Let’s not be fools. Christians and non-Christians alike are praised for quoting the Bible when they squeeze it to fit with progressive social agendas. Kristina Keneally wasn’t removed from the Labor Party after quoting the Bible against Prime Minister Scott Morrison, and Peter Fitzsimons hasn’t been sacked by Fairfax for repeatedly speaking of Jesus Christ? Why not? Because no matter how poor their handling of Scripture, their speech doesn’t challenge the cultural narrative.
Soon to be Law
Lest we conclude that this story will soon be forgotten as a blip on the cultural radar, Rugby Australia’s stance may well soon find legislative legs. The Australian Labor Party (as the Greens have already done) have announced that they are considering expanding “anti-discrimination legislation to shield gay and transgender people from harmful speech if elected, in a move that has alarmed lawyers and free-speech advocates.”
When prejudice against LGBTIQ people contributes to harassment by the written or spoken word, such harassment causes actual harm, not simply mere offence, to people who have suffered discrimination and prejudice, and causes particular harm to young same-sex-attracted, gender-questioning or intersex people.
Labor considers such harmful harassment is an unacceptable abuse of the responsibilities that come with freedom of speech and must be subject to effective sanctions. Labor will ensure that anti-discrimination law provides such effective sanction.
Depending on how the language of “harm” is understood, all manner of reasonable speech may be found on the wrong side of the law. For example, former rugby league player, Ian Roberts, last week alleged that comments like those of Israel Folau play a role in teenage kids committing suicide as they come to terms with their sexuality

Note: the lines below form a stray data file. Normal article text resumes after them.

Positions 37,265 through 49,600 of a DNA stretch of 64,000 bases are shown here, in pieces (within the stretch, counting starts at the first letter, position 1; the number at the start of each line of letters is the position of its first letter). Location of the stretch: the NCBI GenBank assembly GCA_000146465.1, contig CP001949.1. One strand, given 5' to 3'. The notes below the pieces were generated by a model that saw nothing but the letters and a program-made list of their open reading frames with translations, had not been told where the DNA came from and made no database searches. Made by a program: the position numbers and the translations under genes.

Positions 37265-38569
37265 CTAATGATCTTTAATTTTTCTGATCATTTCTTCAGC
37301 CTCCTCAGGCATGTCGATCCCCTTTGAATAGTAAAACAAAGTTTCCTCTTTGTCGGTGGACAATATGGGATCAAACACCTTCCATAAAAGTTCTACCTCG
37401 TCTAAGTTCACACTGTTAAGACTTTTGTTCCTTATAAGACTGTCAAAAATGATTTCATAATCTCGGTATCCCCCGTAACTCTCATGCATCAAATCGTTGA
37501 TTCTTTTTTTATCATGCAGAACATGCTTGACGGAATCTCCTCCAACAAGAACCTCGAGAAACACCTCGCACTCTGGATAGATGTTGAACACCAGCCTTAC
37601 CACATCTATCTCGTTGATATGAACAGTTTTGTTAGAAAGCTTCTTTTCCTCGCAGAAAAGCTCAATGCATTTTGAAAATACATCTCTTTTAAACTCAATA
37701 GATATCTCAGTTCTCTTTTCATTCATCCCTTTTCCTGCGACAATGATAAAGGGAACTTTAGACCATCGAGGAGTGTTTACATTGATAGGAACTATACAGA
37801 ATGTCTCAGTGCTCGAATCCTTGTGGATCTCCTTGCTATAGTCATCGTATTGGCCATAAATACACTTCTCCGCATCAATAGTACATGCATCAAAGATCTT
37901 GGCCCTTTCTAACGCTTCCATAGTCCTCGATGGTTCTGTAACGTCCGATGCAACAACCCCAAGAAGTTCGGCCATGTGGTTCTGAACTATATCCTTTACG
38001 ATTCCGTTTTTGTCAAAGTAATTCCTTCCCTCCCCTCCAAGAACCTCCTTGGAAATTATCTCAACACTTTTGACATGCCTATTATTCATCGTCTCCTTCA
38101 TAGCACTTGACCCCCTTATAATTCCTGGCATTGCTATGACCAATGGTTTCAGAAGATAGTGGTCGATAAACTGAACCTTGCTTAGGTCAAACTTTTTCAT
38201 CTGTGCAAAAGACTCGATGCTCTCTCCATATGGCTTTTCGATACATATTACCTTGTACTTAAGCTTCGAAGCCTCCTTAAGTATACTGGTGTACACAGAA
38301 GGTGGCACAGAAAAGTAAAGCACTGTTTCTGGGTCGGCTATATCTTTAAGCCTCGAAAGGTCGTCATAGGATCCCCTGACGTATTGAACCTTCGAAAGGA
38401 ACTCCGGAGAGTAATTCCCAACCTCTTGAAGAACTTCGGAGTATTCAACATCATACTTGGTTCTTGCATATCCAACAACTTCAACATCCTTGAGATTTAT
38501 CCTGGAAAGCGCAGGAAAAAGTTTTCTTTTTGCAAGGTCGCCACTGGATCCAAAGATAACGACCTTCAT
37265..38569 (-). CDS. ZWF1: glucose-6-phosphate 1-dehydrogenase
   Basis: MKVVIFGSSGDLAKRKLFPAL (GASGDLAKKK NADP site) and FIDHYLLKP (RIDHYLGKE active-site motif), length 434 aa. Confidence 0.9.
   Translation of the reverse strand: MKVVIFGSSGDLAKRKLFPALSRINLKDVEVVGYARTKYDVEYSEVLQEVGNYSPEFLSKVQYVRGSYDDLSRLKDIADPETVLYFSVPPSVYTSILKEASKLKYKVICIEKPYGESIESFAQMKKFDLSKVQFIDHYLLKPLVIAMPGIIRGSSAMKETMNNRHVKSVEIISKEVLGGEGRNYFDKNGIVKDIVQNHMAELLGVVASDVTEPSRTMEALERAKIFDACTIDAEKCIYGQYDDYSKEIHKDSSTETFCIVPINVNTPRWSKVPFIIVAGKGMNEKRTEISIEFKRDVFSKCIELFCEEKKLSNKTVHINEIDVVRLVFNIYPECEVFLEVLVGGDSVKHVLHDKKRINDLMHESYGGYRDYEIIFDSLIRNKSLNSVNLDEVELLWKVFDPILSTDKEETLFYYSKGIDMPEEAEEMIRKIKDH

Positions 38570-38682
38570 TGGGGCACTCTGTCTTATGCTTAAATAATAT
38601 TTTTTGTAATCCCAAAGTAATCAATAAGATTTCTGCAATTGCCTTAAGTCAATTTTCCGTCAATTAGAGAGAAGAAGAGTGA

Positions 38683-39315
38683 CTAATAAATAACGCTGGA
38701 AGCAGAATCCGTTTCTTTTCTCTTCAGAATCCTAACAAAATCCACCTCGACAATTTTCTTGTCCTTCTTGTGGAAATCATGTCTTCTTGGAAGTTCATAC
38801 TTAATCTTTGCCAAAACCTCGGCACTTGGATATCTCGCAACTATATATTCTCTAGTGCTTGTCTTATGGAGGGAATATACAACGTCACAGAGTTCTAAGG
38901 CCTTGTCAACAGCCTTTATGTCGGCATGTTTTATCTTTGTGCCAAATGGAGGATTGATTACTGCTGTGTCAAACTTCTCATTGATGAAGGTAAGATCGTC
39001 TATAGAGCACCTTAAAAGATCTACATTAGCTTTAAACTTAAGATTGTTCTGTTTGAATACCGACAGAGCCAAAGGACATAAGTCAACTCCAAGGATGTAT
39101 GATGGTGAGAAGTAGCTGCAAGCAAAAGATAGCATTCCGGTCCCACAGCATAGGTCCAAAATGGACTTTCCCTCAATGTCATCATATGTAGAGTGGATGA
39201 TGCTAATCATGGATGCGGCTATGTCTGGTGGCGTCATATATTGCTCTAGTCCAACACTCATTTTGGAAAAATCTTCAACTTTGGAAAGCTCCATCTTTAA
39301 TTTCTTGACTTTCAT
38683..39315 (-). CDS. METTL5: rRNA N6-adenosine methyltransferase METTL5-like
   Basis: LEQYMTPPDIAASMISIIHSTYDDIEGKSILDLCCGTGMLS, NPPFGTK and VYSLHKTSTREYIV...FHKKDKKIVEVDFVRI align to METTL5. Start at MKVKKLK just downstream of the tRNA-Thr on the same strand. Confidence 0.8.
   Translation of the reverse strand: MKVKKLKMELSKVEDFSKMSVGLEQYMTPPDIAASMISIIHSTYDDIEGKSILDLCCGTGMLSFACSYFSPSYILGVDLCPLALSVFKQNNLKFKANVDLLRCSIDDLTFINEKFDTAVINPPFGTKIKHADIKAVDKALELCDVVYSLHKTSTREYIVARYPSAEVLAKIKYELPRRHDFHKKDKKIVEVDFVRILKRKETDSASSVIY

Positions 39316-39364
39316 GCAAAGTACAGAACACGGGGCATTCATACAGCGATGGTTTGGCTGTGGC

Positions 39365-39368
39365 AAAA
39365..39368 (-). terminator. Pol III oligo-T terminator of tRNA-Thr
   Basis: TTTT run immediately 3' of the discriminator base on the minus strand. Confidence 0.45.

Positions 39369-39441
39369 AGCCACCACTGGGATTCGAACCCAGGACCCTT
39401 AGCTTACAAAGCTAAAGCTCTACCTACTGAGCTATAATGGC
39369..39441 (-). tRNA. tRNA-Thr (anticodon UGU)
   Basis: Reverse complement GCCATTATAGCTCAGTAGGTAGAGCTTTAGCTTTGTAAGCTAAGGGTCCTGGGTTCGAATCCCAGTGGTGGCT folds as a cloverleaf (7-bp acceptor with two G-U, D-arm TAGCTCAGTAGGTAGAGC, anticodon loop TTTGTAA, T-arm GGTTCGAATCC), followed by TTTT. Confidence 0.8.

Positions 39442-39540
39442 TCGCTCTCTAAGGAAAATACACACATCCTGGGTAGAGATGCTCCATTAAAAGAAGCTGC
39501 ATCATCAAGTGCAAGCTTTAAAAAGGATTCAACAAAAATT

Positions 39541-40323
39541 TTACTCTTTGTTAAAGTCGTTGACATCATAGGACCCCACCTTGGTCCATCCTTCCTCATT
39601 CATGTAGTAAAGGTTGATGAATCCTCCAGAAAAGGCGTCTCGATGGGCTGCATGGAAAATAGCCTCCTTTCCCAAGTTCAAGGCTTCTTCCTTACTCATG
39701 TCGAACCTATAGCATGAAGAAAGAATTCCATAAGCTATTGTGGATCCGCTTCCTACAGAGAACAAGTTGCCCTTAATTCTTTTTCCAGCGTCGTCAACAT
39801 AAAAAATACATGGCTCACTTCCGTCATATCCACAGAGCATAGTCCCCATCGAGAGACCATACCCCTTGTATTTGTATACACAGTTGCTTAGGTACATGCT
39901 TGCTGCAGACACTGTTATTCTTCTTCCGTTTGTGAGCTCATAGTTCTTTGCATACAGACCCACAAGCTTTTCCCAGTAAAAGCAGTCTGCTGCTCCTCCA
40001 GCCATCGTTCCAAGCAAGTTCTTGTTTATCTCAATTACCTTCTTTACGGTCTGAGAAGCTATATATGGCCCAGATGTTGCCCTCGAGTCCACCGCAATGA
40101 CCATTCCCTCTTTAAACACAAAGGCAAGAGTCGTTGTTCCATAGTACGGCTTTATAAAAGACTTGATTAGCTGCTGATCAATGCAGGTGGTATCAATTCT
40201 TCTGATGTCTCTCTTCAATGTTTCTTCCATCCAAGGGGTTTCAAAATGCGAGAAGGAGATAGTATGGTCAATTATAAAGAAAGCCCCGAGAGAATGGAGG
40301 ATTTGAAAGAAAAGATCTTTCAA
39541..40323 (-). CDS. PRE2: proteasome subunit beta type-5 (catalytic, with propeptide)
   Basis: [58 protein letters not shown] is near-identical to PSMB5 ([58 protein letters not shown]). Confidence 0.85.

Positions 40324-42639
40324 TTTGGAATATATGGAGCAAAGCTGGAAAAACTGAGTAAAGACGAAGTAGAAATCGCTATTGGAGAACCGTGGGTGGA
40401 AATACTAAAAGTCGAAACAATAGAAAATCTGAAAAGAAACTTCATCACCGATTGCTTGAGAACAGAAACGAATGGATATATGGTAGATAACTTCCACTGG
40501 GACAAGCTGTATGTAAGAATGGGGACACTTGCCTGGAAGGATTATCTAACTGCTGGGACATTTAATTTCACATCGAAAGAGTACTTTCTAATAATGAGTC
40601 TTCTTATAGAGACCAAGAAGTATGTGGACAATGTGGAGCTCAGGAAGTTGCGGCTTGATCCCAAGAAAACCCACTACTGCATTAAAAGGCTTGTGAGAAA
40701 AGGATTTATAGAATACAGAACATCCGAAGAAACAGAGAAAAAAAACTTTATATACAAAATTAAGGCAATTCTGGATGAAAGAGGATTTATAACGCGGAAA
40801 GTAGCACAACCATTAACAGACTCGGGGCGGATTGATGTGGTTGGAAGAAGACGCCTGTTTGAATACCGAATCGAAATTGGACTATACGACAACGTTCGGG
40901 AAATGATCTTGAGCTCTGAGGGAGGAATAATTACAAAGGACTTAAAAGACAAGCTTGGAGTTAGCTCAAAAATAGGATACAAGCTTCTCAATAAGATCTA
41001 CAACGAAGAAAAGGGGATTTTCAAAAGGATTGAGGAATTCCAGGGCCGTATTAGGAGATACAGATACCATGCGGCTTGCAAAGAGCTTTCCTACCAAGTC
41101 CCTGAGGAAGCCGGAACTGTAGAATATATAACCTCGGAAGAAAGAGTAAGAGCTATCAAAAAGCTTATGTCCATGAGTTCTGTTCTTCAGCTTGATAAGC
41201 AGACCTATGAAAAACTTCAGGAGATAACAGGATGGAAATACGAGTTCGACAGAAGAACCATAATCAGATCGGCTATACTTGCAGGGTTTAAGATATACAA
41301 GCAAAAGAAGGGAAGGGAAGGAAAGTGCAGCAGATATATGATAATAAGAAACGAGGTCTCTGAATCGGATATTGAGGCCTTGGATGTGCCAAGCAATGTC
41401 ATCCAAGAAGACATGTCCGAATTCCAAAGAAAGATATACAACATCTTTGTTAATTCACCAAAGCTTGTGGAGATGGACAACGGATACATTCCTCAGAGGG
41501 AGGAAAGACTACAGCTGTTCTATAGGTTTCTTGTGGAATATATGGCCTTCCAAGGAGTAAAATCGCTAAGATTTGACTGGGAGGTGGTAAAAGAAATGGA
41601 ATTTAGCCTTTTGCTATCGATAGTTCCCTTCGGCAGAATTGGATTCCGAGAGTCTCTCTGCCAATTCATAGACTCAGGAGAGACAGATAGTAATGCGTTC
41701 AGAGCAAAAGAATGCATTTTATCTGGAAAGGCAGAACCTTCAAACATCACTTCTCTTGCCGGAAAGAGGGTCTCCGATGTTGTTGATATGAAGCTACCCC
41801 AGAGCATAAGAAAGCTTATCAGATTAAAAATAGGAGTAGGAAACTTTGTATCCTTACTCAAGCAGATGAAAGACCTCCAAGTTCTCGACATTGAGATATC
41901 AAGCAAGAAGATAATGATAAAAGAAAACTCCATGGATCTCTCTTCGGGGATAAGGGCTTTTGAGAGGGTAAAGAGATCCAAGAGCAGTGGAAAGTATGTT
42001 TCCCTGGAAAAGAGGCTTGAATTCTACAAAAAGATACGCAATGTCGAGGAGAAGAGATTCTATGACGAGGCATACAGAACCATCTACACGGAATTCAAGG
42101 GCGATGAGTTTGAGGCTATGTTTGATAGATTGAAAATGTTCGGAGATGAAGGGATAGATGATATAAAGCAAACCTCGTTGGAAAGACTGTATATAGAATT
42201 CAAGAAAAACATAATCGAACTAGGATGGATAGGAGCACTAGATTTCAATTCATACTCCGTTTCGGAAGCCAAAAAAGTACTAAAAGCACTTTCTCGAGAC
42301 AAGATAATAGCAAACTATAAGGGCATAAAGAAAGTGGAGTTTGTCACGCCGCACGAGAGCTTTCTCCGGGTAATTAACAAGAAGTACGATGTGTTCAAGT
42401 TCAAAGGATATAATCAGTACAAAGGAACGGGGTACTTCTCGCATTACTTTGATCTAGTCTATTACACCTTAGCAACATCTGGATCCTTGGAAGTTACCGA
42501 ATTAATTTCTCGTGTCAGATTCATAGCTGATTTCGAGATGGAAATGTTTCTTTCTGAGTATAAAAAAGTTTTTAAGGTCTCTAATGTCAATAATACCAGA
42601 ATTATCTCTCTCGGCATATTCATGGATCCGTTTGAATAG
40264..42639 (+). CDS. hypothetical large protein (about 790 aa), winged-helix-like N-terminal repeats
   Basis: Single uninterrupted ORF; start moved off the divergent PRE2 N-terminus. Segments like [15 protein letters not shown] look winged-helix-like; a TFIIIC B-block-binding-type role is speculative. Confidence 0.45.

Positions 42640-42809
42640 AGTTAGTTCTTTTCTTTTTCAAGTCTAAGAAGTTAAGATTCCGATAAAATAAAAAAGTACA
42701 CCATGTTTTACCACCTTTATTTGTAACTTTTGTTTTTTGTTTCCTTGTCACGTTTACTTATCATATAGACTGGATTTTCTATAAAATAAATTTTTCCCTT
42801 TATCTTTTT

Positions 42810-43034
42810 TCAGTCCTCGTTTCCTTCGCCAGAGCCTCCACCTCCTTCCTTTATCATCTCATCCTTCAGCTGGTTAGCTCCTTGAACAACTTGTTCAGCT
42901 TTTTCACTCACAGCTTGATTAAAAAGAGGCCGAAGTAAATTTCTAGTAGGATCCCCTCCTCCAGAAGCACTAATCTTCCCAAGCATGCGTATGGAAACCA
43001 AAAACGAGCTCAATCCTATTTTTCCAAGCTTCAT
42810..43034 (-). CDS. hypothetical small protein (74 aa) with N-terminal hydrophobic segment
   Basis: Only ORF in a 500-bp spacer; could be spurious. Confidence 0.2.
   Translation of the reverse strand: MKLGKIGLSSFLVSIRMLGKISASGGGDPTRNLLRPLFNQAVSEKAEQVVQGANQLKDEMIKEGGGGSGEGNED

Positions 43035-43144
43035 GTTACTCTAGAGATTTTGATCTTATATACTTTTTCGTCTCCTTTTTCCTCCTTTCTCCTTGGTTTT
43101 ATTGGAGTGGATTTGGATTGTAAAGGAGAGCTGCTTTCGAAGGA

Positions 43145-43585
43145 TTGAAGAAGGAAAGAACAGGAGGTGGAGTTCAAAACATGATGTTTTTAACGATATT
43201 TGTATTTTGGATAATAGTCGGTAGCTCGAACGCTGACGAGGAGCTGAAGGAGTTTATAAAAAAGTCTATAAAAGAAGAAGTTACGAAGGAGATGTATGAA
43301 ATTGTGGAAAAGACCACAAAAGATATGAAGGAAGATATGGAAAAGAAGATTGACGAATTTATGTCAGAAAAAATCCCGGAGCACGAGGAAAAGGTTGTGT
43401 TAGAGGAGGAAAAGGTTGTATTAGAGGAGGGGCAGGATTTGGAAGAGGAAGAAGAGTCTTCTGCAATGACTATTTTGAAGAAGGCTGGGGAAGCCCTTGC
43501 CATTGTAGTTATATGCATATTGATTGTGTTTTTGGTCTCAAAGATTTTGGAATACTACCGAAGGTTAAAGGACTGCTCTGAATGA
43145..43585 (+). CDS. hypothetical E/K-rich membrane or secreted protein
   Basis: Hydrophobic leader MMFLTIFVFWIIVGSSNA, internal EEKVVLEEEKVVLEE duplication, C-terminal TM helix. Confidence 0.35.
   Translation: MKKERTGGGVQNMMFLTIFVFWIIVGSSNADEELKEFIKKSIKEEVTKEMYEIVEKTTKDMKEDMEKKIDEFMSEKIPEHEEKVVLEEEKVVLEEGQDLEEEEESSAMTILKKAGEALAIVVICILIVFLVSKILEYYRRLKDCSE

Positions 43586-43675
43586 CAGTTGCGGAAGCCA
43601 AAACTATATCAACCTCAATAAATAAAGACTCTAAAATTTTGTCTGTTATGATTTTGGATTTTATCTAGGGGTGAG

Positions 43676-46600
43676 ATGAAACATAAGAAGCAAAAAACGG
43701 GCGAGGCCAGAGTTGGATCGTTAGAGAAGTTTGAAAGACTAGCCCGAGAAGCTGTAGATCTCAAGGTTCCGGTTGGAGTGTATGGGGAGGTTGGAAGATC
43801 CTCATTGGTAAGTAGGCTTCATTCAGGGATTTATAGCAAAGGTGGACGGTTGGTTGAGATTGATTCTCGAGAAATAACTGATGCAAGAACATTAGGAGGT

There are literally kids in the suburbs killing themselves—and I say that with the greatest sense of respect—I’m not implying that Israel’s responsible solely for that, please don’t take it that way.
But it’s these types of comments and these off the cuff remarks, when you have young people and vulnerable people, kids in the suburbs who are dealing with their sexuality, confused, not knowing how to deal with it, these types of remarks can and do push people over the edge.
If explaining the Christian view of sexuality is deemed to be a trigger for teenage suicide, we can anticipate further public outrage and potential legislation that will restrict and prohibit words that conform to and explain the Christian message. One might respond by pointing out that thousands of Christians are killed every year simply because they are Christian, therefore we must not limit or silence Christians freedom to speak their beliefs. If we are to be morally and logically consistent, Robert’s argument works in different directions. Leaving that aside, Roberts’ comments could be taken offensively by some Christians because we too are concerned for the wellbeing of teenagers. It is good to be reminded that these conversations are not merely academic or theoretical but they relate to real people who matte. We can thank Ian Roberts for this reminder. No one wants teenagers despairing of their worth and believing they are unloved. I am reminded of Jesus’ encounter with the Samaritan woman, a woman who’s sexual past was complicated, to say the least. Jesus didn’t affirm or applaud her but he did love her and speak a powerful word of compassion and hope to her.
“Everyone who drinks this water will be thirsty again, but whoever drinks the water I give them will never thirst. Indeed, the water I give them will become in them a spring of water welling up to eternal life….The woman said, “I know that Messiah” (called Christ) “is coming. When he comes, he will explain everything to us.”… Then Jesus declared, “I, the one speaking to you—I am he.” (John 4:13-14, 25-26)